Choosing the Right Movie for Your Family
Christian media critic Ted Baehr, founder of Movieguide®, coaches parents on how to use discernment when choosing a movie for their families. Baehr encourages parents to be aware of their children's cognitive development and to do their research on a film before heading to the theater.
About the Guest
movieguide.org), a family guide to entertainment. An award-winning media authority often on web, television, radio, and print, his purpose is to be used by God to redeem the mass media and to encourage families to use wisdom in selecting their entertainment. His many books include How To Succeed In Hollywood (Without Losing Your Soul), The Media-Wise Family, Narnia Beckons, Faith In God & G...more
Ted Baehr coaches parents on how to use discernment when choosing a movie for their families. Baehr encourages parents to be aware of their children’s development and to research a film before heading to the theater.
Choosing the Right Movie for Your Family
Bob: Sure; yes.
Dennis: —critically. I’m not talking about criticizing a movie but thinking about: “What is the message?” and “How does it stack up against the Christian worldview that’s found in the Scriptures?”
Ted: And we talked about that the last time I was here. What we do at Movieguide is—we give you information so that you can help develop discernment so you can think through:
“This is what I’m going to see. What should I do? Should I see it or not?” We give you enough information to make an informed decision.
Dennis: There would be some movies that would have a high enough rating, but the message of the movie would be poisonous for young people today.
Ted: Right; well, there are a lot of bad movies with four stars; and there are a lot of—like The Passion of the Christ and Hacksaw Ridge—really good, heart-rending stories that then have a -2 because there is extreme caution for violence or something else in it.
Bob: I read a guy, years ago, who said, “Good art is like a stool that you can stand on that lets you look out of a window and see things you weren’t able to see otherwise.” That’s always stuck with me because there are times I will watch a movie, and I will come away and go, “That gives me a level of understanding into issues of the human condition that I wouldn’t have realized if I hadn’t gone to see that movie.”
Ted: C.S. Lewis said it a little bit differently, but it might be good—
—he said, “I’m pulling back the curtain a little bit on truth, but Jesus pulled back the curtain all the way on truth.” A great work of art pulls back the curtain on truth that’s deeper than you possibly imagine.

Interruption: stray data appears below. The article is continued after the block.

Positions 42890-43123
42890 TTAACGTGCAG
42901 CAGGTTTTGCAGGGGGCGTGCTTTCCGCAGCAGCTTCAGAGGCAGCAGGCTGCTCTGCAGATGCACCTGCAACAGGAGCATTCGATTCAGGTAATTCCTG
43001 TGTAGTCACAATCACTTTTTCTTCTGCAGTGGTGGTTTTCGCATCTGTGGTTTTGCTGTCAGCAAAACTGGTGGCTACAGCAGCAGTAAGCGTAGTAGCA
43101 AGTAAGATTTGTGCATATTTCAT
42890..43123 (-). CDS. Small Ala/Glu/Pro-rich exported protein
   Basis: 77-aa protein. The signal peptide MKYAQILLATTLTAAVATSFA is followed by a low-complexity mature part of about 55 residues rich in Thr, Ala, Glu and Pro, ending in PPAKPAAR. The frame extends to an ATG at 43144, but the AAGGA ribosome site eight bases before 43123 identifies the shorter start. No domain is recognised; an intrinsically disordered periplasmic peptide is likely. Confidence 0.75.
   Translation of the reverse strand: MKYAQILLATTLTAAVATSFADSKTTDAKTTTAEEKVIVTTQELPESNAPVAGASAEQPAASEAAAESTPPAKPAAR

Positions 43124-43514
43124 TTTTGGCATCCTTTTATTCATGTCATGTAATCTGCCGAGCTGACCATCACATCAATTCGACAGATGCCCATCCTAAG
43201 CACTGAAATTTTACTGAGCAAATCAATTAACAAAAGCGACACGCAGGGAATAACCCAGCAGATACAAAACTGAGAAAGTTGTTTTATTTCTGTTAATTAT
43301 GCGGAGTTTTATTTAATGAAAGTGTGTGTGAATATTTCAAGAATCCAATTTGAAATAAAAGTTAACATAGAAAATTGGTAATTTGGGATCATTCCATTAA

Bob: One of the movies you have a devotional built around here is the movie, Schindler’s List.
Ted: I wept.
Bob: I did too; in fact, I remember I watched it late one night. It wasn’t over until like one in the morning—1:30. Everybody else had gone to bed. I couldn’t get up from the sofa, having been so sobered by this movie that’s shot like a documentary. You feel like you are actually watching what happened and the horror of all of this. Now, there’s non-sexual nudity in this film.
Ted: Well, it’s the women going off to the gas chambers—
Ted: —they are being killed. You’ve got a whole situation of—what you’d see in documentaries, by the way—if you see German documentaries, or Patton’s documentaries, or whoever they were afterwards.
Bob: But watching that movie, I wanted my teenage kids to watch it; because you understand the horror of the Holocaust differently after you’ve seen that movie than before you’ve seen it.
Ted: You have to know your kids—that’s exactly what Dennis said. You have to get to know them—because the truth of the matter is—I meet parents, every day, who don’t know their kids well / don’t understand their susceptibilities.
Sometimes, you can’t read it—a kid will tell you [when you ask], “What are you watching?” “Oh, I don’t know.” “What’s it about?” “I don’t know.” “What’s going on? Who’s the hero?” “I don’t know.” “Is the hero any good?” “I don’t know.” But the truth of the matter is—it’s working on a deeper level; it’s going into their heart. Their heart is now responding to the message of the movie in a way that you don’t want them to. So, you’ve got to be careful.
Dennis: Early in our marriage, I took Barbara to a movie—and I don’t remember what it was—but it was—it wasn’t a horror movie, but it was something that was like I had hooked her up to an I.V. and dripped fear—